Centre Line on Portraits and on Figures

In the second stage of both portrait drawing and figure drawing, we are concerned with the construct of the internal anatomy.

The first and most important element to capture is the centre line.  Some of us can benefit from clarification of what this is.

In both cases, it is a construction line.  By construction, I mean that this line does not exist in reality.  We need to understand what it is, why we need it, and where to put it.

In Classical Drawing, any line that is referred to as a construction line, is one that one doesn’t exist in reality.  “Construction” means that such a line is one that we must deduce from observing clues, and that we place this line into our drawing for the purposes of placing correctly smaller forms in the right perspective.  Eventually after placing our other forms correctly, we will be erasing these construction lines.

Let’s look at these diagrams to get a better understanding.

 – Andrew Loomis, Drawing Heads and Hands

These diagrams show the same head at various angles and in various perspectives.  The centre line on a portrait is that line which divides the left side from the right side of the mask of the face.  It intersects the widow’s peak, the bridge of the nose, the philtrum, and the cleft of the chin.  When placing this line, those are the anatomical clues that we look for, and in placing this centre line, we are immediately capturing the angle and axis of the head.

The centre line does not need to intersect the ball of the nose, as that protrudes out from the front plane of the head.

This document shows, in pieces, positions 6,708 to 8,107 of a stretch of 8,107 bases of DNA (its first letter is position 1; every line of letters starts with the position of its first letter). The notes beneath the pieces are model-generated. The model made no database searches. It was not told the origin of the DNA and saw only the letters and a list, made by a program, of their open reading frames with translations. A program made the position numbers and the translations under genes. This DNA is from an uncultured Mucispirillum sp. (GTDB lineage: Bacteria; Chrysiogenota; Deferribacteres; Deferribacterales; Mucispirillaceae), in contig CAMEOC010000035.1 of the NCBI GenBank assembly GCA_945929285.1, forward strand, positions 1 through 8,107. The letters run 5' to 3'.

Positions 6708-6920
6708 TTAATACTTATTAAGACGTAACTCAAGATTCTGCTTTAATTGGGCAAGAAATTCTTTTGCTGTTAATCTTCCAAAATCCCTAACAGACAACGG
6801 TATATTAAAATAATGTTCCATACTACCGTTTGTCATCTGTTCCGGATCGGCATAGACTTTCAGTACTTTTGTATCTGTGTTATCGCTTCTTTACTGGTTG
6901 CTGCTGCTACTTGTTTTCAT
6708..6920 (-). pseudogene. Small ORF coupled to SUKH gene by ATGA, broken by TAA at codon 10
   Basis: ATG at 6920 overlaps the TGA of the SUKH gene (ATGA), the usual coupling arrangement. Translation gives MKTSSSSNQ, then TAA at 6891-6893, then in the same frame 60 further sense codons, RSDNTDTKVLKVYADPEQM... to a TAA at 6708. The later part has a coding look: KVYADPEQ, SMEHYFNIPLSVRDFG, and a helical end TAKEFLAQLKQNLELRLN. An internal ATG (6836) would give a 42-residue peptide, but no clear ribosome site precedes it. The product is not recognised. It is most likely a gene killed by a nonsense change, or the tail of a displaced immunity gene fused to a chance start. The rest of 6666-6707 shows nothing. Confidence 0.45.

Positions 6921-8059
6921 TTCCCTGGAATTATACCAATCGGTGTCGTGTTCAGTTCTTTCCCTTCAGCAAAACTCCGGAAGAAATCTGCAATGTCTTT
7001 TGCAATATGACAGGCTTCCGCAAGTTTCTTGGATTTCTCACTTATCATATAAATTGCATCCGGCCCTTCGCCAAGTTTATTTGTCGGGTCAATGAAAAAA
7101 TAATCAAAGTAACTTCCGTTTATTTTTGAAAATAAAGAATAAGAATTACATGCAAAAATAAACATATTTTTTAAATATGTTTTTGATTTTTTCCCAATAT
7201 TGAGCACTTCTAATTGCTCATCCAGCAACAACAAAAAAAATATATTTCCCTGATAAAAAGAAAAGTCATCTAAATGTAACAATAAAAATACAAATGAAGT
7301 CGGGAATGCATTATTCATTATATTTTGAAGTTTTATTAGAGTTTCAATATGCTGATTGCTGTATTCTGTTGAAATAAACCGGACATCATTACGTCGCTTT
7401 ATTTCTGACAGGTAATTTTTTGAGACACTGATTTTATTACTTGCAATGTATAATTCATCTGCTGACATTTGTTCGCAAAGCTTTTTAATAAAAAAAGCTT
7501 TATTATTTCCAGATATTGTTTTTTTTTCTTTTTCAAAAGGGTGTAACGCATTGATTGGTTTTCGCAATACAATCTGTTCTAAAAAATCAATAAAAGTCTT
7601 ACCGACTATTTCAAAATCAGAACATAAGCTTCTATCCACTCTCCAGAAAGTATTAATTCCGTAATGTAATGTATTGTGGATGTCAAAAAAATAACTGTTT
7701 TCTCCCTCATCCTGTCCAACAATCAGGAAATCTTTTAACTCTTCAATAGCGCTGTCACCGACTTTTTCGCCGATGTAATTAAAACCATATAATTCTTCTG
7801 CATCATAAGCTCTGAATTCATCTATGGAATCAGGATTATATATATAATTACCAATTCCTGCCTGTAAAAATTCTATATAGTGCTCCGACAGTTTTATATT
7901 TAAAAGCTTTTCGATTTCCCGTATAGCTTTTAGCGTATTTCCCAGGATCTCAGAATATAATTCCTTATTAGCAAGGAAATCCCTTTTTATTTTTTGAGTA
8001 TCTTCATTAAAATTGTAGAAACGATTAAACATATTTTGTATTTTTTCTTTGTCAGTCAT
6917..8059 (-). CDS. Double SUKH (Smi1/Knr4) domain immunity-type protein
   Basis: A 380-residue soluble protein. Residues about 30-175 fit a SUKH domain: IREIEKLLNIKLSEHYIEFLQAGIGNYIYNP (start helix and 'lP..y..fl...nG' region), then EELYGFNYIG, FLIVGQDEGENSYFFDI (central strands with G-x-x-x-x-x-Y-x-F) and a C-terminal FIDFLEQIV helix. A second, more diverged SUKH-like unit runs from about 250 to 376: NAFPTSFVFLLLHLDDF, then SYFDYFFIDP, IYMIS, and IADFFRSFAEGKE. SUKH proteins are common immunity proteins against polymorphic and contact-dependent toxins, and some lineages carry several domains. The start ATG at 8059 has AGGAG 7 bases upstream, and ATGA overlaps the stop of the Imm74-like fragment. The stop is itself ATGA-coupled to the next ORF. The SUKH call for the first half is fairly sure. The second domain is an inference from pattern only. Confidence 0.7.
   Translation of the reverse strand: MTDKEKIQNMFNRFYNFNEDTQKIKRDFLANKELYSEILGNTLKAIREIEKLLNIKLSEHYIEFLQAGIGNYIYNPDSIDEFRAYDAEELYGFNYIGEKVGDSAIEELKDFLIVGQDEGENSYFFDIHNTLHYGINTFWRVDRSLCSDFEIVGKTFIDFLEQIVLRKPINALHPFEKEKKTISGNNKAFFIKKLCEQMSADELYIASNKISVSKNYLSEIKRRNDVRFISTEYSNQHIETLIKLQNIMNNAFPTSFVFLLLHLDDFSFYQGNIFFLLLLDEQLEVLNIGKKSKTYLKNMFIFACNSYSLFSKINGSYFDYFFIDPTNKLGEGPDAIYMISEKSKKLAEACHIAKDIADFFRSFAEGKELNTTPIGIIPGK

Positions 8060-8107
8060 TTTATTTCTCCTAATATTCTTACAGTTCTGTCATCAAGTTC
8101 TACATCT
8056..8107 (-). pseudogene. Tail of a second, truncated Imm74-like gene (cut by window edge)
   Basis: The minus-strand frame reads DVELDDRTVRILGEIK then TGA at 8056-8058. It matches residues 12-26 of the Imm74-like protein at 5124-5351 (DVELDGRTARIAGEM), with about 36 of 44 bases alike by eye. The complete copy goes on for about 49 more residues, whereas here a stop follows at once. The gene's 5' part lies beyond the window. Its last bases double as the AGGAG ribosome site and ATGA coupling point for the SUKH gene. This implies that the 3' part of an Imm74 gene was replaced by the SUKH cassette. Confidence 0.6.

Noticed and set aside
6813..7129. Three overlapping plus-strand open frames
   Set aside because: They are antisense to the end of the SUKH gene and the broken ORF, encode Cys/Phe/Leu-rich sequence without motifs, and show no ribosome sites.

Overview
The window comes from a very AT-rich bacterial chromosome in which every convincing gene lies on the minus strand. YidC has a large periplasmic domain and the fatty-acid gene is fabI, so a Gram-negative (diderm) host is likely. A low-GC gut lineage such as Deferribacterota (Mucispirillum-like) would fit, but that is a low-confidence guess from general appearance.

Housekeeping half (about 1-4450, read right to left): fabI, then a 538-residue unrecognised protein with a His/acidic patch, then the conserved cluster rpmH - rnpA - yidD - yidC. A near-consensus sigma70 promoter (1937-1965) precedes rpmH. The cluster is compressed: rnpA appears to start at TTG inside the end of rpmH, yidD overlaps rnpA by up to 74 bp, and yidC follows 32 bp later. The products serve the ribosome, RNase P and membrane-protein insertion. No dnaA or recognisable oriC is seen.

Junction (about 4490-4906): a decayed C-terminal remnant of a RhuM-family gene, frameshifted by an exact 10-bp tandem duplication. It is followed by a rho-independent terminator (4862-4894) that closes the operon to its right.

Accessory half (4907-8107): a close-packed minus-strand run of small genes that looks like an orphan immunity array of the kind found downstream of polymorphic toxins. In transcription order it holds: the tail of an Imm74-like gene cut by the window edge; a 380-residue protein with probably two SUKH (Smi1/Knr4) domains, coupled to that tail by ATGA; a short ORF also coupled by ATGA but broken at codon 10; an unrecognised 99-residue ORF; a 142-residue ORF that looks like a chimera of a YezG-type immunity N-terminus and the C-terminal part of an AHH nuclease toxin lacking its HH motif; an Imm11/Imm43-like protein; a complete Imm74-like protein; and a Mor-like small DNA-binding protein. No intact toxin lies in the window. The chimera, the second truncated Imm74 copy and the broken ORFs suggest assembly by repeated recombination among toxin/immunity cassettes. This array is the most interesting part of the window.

The centre line, then helps us place, perpendicular to it, the eyeline, the brow line, the nose line and the lip line.

Here are some further diagrams to help us practice locating the centre line on different tilts of the head.

Gottfried Bammes, Die Gestalt des Menschen

The centre line is equally important on figures.  It divides the left and right portions of the torso and helps us locate symmetrical forms in their proper perspective.  It also enables us to capture the gesture of the pose and the major change of direction of the torso in a contraposto pose.

After placing the centre line on the figure, we can locate accurately the line just beneath the pectorals and the iliac crests.  The centre line on a torso can be traced from the pit of the neck, down the sternum, down the linia alba, to the belly-button and then to the pubic area.

Here are more diagrams from Bammes, displaying that all important centre line on both the front pose and the back pose.

Gottfried Bammes, Die Gestalt des Menschen

© Mandy Boursicot 2013